The number of people claiming jobseeker’s allowance in Whitby and Scarborough has fallen by 65% in the last five years, with a 78% drop among those aged 18 to 24.
The last year has seen a more steady decline, with 860 people claiming benefits - 40 less than last year, with 145 of those aged 18 to 24.
The figure across Yorkshire generally is also one of improvement, with the levels of unemployment at their lowest since 2005 - with only 4.7% of people unemployed.
Minister for Employment, Damian Hinds said: “The strength of the economy is helping people of all ages find work, from someone starting their first job after leaving education, to those who might be starting a new career later in life.
“There’s good news in Yorkshire and the Humber, where the unemployment rate is down 1.1% points to 4.7%, the lowest since 2005. There are 2.56 million people in work, up 27,000 on the year with the employment rate up 1.2% points to 73.7%.
“But there is more to do, and we will continue to build on our achievements through our employment programmes and the work of Jobcentre Plus.”
The national picture shows that a record number of people are now in work, the highest level since records began in 1971.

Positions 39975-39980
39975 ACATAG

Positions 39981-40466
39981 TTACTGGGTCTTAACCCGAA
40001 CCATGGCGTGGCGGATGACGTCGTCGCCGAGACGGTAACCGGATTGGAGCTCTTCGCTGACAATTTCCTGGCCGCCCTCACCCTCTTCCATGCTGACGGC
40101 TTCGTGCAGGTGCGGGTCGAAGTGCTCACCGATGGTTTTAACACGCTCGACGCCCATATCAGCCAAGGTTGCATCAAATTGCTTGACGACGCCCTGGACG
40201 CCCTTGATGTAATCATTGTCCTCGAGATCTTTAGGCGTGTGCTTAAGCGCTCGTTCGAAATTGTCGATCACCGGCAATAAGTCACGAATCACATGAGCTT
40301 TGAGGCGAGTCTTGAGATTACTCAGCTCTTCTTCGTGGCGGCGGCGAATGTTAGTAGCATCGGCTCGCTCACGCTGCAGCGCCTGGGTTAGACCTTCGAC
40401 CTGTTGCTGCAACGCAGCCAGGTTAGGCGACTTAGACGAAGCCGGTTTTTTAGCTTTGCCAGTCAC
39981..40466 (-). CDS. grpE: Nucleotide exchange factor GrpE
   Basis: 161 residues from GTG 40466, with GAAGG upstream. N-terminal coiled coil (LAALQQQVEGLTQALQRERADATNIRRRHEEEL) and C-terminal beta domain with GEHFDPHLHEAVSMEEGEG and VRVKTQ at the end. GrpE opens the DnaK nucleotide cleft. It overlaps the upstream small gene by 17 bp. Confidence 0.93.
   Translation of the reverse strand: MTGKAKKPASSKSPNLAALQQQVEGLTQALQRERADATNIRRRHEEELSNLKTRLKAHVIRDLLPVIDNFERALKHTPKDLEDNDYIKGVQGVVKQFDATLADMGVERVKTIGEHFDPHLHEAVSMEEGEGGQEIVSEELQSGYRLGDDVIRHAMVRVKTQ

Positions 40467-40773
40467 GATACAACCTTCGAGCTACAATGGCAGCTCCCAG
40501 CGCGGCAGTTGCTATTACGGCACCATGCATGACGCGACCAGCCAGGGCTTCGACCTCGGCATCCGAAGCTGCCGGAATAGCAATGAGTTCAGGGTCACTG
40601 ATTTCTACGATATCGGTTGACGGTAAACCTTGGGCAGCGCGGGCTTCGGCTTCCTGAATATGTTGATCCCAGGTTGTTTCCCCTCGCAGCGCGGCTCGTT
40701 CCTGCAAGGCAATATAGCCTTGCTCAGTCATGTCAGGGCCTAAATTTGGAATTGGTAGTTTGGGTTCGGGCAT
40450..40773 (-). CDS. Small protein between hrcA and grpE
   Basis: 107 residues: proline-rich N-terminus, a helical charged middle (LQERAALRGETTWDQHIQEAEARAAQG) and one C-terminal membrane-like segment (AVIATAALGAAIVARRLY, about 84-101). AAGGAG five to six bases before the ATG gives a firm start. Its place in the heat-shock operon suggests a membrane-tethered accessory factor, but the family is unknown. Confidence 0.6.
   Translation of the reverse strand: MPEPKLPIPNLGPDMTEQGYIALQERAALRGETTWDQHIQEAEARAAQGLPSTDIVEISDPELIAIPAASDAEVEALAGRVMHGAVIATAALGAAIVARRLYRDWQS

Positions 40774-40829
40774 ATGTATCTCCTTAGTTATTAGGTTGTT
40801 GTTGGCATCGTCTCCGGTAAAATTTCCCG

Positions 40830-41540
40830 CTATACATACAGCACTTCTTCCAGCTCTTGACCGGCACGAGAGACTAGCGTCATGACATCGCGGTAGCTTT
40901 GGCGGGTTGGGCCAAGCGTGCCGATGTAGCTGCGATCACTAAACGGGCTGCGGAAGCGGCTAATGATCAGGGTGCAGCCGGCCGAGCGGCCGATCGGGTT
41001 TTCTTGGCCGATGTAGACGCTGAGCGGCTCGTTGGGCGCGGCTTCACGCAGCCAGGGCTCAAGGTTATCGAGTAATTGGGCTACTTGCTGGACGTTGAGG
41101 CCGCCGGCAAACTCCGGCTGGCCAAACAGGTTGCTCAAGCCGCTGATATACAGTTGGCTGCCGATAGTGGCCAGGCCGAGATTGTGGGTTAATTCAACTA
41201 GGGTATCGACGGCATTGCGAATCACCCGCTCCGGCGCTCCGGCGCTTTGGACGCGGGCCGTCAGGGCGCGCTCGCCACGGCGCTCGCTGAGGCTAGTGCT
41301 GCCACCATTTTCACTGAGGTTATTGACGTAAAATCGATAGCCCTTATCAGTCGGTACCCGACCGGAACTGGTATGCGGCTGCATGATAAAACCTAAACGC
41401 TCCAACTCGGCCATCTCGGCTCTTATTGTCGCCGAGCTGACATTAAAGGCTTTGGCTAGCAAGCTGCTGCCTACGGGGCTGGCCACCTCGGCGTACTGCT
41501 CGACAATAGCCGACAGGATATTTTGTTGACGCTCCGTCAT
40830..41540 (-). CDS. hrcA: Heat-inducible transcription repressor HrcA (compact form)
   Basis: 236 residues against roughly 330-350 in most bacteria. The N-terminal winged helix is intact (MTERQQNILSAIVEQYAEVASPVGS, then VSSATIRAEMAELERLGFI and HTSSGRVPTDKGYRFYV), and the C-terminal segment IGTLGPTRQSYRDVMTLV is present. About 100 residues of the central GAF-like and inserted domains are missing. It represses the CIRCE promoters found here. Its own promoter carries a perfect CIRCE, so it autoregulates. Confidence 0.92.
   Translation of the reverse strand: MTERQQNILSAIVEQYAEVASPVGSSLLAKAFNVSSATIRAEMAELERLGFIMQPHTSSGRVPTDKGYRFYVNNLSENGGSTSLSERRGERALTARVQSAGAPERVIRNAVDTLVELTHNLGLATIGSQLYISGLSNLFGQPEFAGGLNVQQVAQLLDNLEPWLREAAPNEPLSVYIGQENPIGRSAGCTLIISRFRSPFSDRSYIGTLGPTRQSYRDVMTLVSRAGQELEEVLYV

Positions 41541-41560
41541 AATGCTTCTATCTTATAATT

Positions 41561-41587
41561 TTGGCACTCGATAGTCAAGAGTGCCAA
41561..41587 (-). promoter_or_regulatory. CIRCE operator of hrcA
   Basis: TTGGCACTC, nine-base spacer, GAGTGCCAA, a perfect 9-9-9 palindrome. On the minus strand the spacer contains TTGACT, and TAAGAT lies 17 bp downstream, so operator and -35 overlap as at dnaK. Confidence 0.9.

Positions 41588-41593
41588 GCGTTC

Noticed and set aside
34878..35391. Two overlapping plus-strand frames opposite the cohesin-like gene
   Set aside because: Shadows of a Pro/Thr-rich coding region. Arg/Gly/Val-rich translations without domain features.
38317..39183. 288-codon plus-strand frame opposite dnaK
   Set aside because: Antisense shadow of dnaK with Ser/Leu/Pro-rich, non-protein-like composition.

The figures, released by the Office of National Statistics, also show that unemployment is at 4.3%, the lowest since 1975.
The increase is due to people of all ages finding work, with employment levels of those over 50 in work reaching a record high, youth unemployment falling by over 40% since 2010 and the proportion of young people who are unemployed and not in full time education dropping below 5% for the first time. These record figures have been driven by increases in full-time and permanent work. In the last year there has been a shift from part-time to full-time employment, 20,000 fewer people relying on zero hour contracts and full-time and permanent employment are both at a record high.
People looking for work are encouraged to follow @jcpinhumber on Twitter for more insight about upcoming retail jobs in Whitby and Scarborough.